Diabetic peripheral neuropathy is a painful nerve condition that typically affects the hands and feet. Most often, it will affect the farthest areas of the extremities first than gradually work its way proximally towards the body. This causes pain in a "stocking and glove" distribution.
Treatment first and foremost is strict control of blood glucose through diet, exercise, and medication management if indicated. You should speak routinely with your primary care provider who will likely follow progress through blood work checking a Hemoglobin A1c. Additionally, it is suggested that you also seek consultation with a podiatrist on a routine basis for foot exams to ensure there are no sores or wounds which could worsen over time if not treated early.
Unfortunately, despite these efforts pain can sometimes persists. Options for pain relief at this point commonly falls to topical medications and oral medications to decrease the intensity of the burning or painful sensations. We are happy to review any medications you may be presently taking and discuss titration or alternative options.
Recently, the FDA has approved Spinal Cord Stimulation for the management of painful diabetic neuropathy. Such intervention offers the potential pain relief without having to take daily medications. See below to find out more.
Complex regional pain syndrome (CRPS) is a painful condition that often arises following trauma to the extremity or an orthopedic surgery. It was previously referred to as Reflex Sympathetic Dystrophy or Causalgia. Now it is subdivided into the following:
Regardless of Type 1 or 2, the symptoms are characterized by intense burning pain particularly in the setting of light touch or temperature changes. It can be affiliated with swelling, skin and hair growth changes, as well as alterations in motor function. The diagnosis is predicated on the fulfillment of the Budapest Criteria.
Treatment for both consists of physical and occupational therapy with a particular focus on rehab and desensitization therapy. Additionally, neuropathic pain medications can assist in decreasing pain symptoms. In severe pathology, the utilization of sympathetic blocks or Spinal Cord Stimulation can offer notable pain relief.
These are some of the commonly asked questions about this therapy option to help guide a more detailed conversation with your physician.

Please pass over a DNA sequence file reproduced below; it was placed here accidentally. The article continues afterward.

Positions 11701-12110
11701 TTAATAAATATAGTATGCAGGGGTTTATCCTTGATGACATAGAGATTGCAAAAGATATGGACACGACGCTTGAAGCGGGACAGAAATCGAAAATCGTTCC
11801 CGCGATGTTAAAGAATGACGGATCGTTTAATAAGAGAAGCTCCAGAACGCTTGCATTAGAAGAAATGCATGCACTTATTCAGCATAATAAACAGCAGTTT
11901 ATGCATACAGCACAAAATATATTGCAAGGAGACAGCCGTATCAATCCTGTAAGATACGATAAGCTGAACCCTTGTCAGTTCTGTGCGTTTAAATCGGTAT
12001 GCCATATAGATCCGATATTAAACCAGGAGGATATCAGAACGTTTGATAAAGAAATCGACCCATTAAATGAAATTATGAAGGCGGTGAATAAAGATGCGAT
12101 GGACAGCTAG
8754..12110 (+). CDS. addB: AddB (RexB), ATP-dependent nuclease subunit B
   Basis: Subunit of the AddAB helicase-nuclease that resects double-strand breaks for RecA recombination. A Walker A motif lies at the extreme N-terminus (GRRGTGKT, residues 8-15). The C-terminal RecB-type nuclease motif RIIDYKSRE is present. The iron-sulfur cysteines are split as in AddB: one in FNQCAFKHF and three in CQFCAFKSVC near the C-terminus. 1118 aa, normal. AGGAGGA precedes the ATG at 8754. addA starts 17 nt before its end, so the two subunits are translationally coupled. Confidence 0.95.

This is the use of a small medical device that is implanted underneath the skin into the epidural space to stop the pain signals that may be traveling from your hands and/or feet. The device is NOT placed directly into or onto the spinal cord rather is placed in the epidural space. It is important to recognize there are a variety of different devices produced by different companies that are available to patients. Each has their own benefits and draw backs. Coastal Pain and Spine Center is unique in that we offer all of the major devices to our patients compared to others that may exclusively use one company. Discuss which is best for you with your physician.
This procedure has a growing number of indications though classically it was utilized in the treatment of back and sciatic nerve pain. It later expanded as a treatment for CRPS. More recently, there has been FDA approval for the management of diabetic nerve pain. The therapy has shown great success in reduction of pain and decreased need for medication to treat pain.
The goal of stimulation is to interrupt the pain signals providing targeted long-lasting relief. This is completed through sterile implantation of a small catheter under the skin into the epidural space. In some respects the TRIAL is similar to a labor epidural (pregnancy) and epidural steroid injection (back pain treatment). A needle is placed under low dose x-ray guidance into the epidural space then a catheter which is referred to as a lead is carefully guided into place. The other end is taped to the skin after the needle is removed. The IMPLANT is more invasive requiring surgery with two small incisions approximately 1.5 inches each to allow the device to be placed under the skin entirely.
The stimulator TRIAL is the opportunity for patients to "test drive" the device before any implant. A TRIAL typically lasts for 5-7 days and is the opportunity for patients to determine if it helps with pain symptoms. During this time, one end of the catheter is in the epidural space and the other end secured externally to the skin with a sterile dressing and tape (similar to a labor epidural for pregnancy). At the end of the 5-7 days regardless of the outcome, the catheter is painlessly removed. ONLY if there is significant pain relief do patients go forward with the IMPLANT which requires surgery to place both the lead and a small battery underneath the skin.
As with any procedure there are risks of bleeding and infection. Please discuss with your treating physician if you are on any blood thinners or have any immunosuppressive disease or are taking antibiotics so they can mitigate these risks as much as possible Additionally, there is also a risks of nerve injury or damage with needle or lead placement both during the trial and implant though this is rare.